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Mainstream, VOL XLIX, No 49, November 26, 2011

We Have Several Million ‘Clean’ Leaders; Our Unclean System Keeps Them Out

Sunday 27 November 2011, by T J S George

IMPRESSIONS

Here’s a brand new idea aired by our brand new messiah. All clean and non-corrupt politicians must leave their political parties and come together to form a new independent party, says Anna Hazare. It sounds like an old idea.

Actually the old idea is that there’s need for a new political party. That the good guys in existing parties should quit and form this independent party is a new take.

This sounds more practical than the idea of a bunch of amateurs forming a party. That was tried several times in recent years. Mumbai’s Professionals Party, formed in 2007, could not win a seat in 2009 although the public mood was against the political class following the terrorist attack a year earlier. Lok Paritran, floated by highly qualified Indian Institute of Technology luminaries fielded candidates from all 28 constituencies in urban Bangalore in 2006, on the assumption that the enlightened voters of India’s premier IT city were ready to make a statement in favour of good governance. All the 28 lost. Success went to those who had unaccounted money to spend and the backing of important segments of society such as the real estate mafia and the mining robber barons.

Clearly elections in our country cannot be won merely on the basis of qualifications. “Know-how” is the decisive factor. That is why those who have been at the game and know the ropes can, if only they come out of their existing parties, provide the infrastructural strength a new party needs to win elections.

BUT despite its apparent practicality, the Hazare idea is condemned to instant death. First, “clean and non-corrupt”politicians will not be privy to the aforementioned “know-how” and therefore will be as ineffective as the candidates of the Professionals Party and Lok Paritran. Secondly, existing parties have so few “clean and non-corrupt” leaders that even if all of them came out of their parent organisations, there won’t be enough people to form a Cabinet.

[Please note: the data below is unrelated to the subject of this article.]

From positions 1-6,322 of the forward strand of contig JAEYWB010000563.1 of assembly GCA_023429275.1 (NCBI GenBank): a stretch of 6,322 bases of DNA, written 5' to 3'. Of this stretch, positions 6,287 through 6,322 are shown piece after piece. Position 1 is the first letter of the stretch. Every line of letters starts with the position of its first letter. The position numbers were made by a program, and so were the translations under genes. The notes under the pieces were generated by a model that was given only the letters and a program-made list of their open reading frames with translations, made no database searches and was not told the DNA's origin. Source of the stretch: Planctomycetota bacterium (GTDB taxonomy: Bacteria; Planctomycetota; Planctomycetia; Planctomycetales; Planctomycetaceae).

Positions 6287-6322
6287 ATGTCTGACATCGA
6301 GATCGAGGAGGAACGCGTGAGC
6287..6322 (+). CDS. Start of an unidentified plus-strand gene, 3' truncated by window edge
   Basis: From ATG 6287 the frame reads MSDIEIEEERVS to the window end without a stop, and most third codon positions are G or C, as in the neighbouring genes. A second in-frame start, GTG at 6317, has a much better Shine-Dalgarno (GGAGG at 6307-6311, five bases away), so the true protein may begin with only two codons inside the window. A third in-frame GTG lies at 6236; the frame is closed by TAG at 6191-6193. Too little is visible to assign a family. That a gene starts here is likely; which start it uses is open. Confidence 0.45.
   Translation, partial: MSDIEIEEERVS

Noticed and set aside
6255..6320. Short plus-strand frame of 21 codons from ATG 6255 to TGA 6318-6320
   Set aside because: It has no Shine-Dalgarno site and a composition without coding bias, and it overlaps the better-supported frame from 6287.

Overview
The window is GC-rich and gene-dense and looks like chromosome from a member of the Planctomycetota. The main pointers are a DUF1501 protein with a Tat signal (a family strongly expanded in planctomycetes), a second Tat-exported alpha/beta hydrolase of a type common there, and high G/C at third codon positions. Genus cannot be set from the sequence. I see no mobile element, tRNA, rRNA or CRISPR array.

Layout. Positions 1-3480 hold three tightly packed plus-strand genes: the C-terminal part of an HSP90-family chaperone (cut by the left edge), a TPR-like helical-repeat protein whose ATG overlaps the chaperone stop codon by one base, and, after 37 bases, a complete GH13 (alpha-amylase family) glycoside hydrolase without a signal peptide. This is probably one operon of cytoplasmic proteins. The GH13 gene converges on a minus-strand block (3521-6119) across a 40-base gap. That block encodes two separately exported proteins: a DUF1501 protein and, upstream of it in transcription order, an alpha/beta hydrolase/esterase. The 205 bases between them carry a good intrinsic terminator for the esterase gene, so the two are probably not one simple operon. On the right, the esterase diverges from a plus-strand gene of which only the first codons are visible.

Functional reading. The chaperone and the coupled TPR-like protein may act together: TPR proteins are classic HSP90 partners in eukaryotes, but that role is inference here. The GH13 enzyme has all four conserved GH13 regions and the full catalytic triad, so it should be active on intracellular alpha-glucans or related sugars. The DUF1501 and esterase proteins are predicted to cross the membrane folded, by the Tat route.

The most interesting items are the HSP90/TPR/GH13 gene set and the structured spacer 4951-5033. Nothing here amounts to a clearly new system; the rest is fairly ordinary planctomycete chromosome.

Take a quick look. Of the 78 members of the Manmohan Singh Cabinet, how many would you readily include in a clean-and-non-corrupt list. Count on your finger tips—A.K. Antony, Jairam Ramesh, Salman Khurshid, Ajay Maken and maybe a couple of youngsters like Sachin Pilot. That’s it. From the old Vajpayee Cabinet, the picking is even less. Perhaps, Yashwant Sinha, Suresh Prabhu, Arun Jaitley. That combined total is less than ten when you need 70 to 80 patriots to form a Cabinet. [Of course, we have to completely rule out the alphabet soup of our parties—the BSP, AGP, JTC, INLD, JKNPP, JD(U), JD(S), JMM, LJSP, MAJ, RJD and some 40 others.]

It is wonderful to think of a Cabinet of decent citizens—of whom we have many millions. Even Manmohan Singh would be a worthy member if he is de-linked from remote controls. Imagine him surrounded by Aruna Roy and Santosh Hegde, by Binayak Sen, Prashant Bhushan, Jean Dreze, Sunita Narain, by Narayan Murthy, H.D. Parekh, Chanda Kochhar, Justice J.N. Verma, Amartya Sen, even Vikram Pandit, Indra Nooyi and Sam Pitroda.

All of them will be willing to serve their country, but none of them will get elected. So, obviously, the problem is with the system of elections.

Siddaramaiah, the Congress Legislative Party leader in Karnataka, has said that the next election will be his last because fighting an election has become too costly for him to afford. This is a leader who, if he is projected as the
Congress’ chief ministerial candidate and given a supporting cast of a dozen young leaders, can lead the Congress to victory in the next round because he commands credibility and public opinion is disgusted with the Yeddyurappa party. But the Congress will not do that because it is stuck in the old ways of manipulation and intrigue—a game at which the Karnataka BJP is far superior. So much for non-corrupt politicians and a new independent party.

Dreaming is our only right.

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